15 December 2007

How to set up a Derby server as a Tomcat application

What is Derby?

Derby is a 100% pure Java database engine. Its main strength is that it's embeddable, so if you have a standalone application that could benefit from keeping persistent data in a database but you don't want to have to set up a separate database server just to support it, Derby may be the answer. In the embedded mode your application starts Derby during initialization and shuts it down during termination. In the meantime it can work with database tables using SQL statements through a JDBC driver in the usual way.

Why this article?

Derby can also run as a network server, like any other database. Not only that, you can install it as a web application in a server such as Tomcat so that your database server is available whenever your web server is. In fact, the Derby distribution includes a WAR file that you can deploy that makes this very easy.

The problem is that Derby's documentation seems to concentrate on the embedded mode of operation and it's not easy to find information about setting it up as a Tomcat application without quite a bit of digging. Since I've been through this particular loop I decided to write this, partially as a reference for myself in case I need to do it again, and also for others needing to do the same thing.

This article describes the setup with Tomcat 6 running on Windows (XP Pro, specifically). Unix/Linux setup is similar and it shouldn't be a problem for anyone familiar with those systems to adapt the steps as required.

Download and unpack the distribution

Derby is distributed as a .zip or .tar.gz archive. There are a couple of different downloads available depending on whether you just want the executable JAR files or the full package including documents and sample code. Download the appropriate one then simply unpack it into a convenient place. I used the 'bin' distribution which includes everything.

The archive unpacks such that everything is inside one directory (the current version puts itself into 'db-derby-' for example, for the 'bin' distribution). This is Derby's 'home' directory, which we'll need to know in a moment.

Setting the environment and Java system properties

Derby only really needs one environment setting: DERBY_HOME should be set to the path of the home directory as noted above. On a Windows system use 'Control Panel-> System' then open the Advanced tab. You can add the new environment setting as a System or User value in the dialog there. 'System' is probably better, especially if you run Tomcat as a service.

You may also want to add %DERBY_HOME%\bin to your PATH setting; this isn't required but it makes it easier to run the Derby command-line tools.

One Java system property really needs to be set, too: derby.system.home identifies a directory where Derby will keep all its databases. Without this, when you run Derby under Tomcat it will default to '.', which equates to the Tomcat installation directory - the place where it keeps its conf and WebApps directories. This is almost certainly not a good idea (imagine what might happen if an application tries to create a database called 'conf').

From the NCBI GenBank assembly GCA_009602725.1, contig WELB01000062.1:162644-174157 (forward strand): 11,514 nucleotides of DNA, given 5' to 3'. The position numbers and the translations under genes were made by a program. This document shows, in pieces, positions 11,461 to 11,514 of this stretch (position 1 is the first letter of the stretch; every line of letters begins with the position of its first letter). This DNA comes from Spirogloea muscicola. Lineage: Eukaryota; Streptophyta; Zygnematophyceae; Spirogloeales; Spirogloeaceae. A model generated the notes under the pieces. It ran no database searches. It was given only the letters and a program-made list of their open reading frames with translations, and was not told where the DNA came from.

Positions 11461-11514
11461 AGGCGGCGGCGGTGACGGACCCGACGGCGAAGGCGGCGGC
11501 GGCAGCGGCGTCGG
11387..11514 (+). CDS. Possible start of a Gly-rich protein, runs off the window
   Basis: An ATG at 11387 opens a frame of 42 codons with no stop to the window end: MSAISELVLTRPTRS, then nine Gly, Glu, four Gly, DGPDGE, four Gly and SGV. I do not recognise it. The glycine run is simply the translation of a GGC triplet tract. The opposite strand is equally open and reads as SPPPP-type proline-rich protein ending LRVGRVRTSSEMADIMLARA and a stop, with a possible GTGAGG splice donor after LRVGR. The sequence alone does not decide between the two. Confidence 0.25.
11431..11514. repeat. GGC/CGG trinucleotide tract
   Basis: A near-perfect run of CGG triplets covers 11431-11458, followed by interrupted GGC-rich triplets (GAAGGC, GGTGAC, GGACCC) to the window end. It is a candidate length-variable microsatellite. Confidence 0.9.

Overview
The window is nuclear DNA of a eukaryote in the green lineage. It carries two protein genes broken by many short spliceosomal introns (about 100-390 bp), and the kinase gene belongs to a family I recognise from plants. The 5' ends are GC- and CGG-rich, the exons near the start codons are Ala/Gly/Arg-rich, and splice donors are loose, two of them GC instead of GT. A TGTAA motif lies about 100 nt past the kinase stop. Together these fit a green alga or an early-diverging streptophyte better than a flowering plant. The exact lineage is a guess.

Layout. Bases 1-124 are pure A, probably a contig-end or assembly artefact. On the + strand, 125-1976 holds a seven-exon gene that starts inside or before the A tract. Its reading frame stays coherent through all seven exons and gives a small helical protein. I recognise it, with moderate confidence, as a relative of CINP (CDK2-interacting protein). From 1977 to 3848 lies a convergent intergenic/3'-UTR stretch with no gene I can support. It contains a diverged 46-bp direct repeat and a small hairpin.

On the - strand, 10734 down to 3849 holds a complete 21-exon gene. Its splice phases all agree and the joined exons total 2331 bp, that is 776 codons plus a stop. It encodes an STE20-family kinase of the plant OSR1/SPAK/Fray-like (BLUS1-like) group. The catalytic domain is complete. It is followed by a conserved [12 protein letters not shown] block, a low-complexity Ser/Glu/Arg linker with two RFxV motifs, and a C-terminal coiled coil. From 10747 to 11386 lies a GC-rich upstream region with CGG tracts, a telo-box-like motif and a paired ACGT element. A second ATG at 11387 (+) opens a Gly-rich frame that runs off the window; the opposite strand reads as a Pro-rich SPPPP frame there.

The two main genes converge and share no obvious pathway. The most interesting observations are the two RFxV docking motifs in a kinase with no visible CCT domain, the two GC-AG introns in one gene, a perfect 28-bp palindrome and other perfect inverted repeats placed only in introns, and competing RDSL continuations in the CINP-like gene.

I created a "DerbyData" directory to hold all my databases. Setting the derby.system.home property is a little bit of a problem, but I found a solution that works fine; Tomcat 5 and 6 include a "Monitor" program that you can run, at least on Windows. You can use this to set up the system properties (run the monitor, right-click on the system tray icon that appears, then open the 'Configure' option and click the 'Java' tab). Add -Dderby.system.home=your-database-directory to the system properties and click OK. Tomcat doesn't need to be running to do this.

Deploying derby.war

Start Tomcat (if it's already running you should probably shut it down and restart). Start your browser, find the Tomcat Manager page and log in.

Deploy the Derby WAR file in the usual way. You'll find the WAR file (derby.war) in Derby's lib directory.

You should now be able to hit the Derby service in your browser - it'll be at /derby/derbynet. This starts the database running, and if everything's ok you'll see a status page.

Modifying Derby's web.xml

We're not quite done yet. With the default installation you have to hit the Derby URL as above to start the database running every time you restart Tomcat. What's happening is that the database is started by the servlet's init() method, and that isn't happening until Tomcat gets a request. This probably isn't what you want, especially if you're planning to create other web applications that use the service. You probably want the thing to come up on its own.

You'll find Derby's web.xml file under your Tomcat installation at WebApps/derby/WEB-INF/web.xml. Open the file in a text editor and add the following tag inside the <servlet> tag:


This will cause Tomcat to call the servlet's initialization during startup instead of waiting for a request.

Save your text change and restart Tomcat.


After restarting Tomcat you should see a 'derby.log' file appear in your database directory. It may take a few seconds for this to happen, so give it time - if it hasn't shown up after, say, a minute, you may want to check your Tomcat logs to see if anything bad happened. Also, check your Tomcat directory to make sure the log file didn't show up there - if it did, it means that the derby.system.home setting hasn't taken for some reason, in which case you should go back and check for misspellings, etc.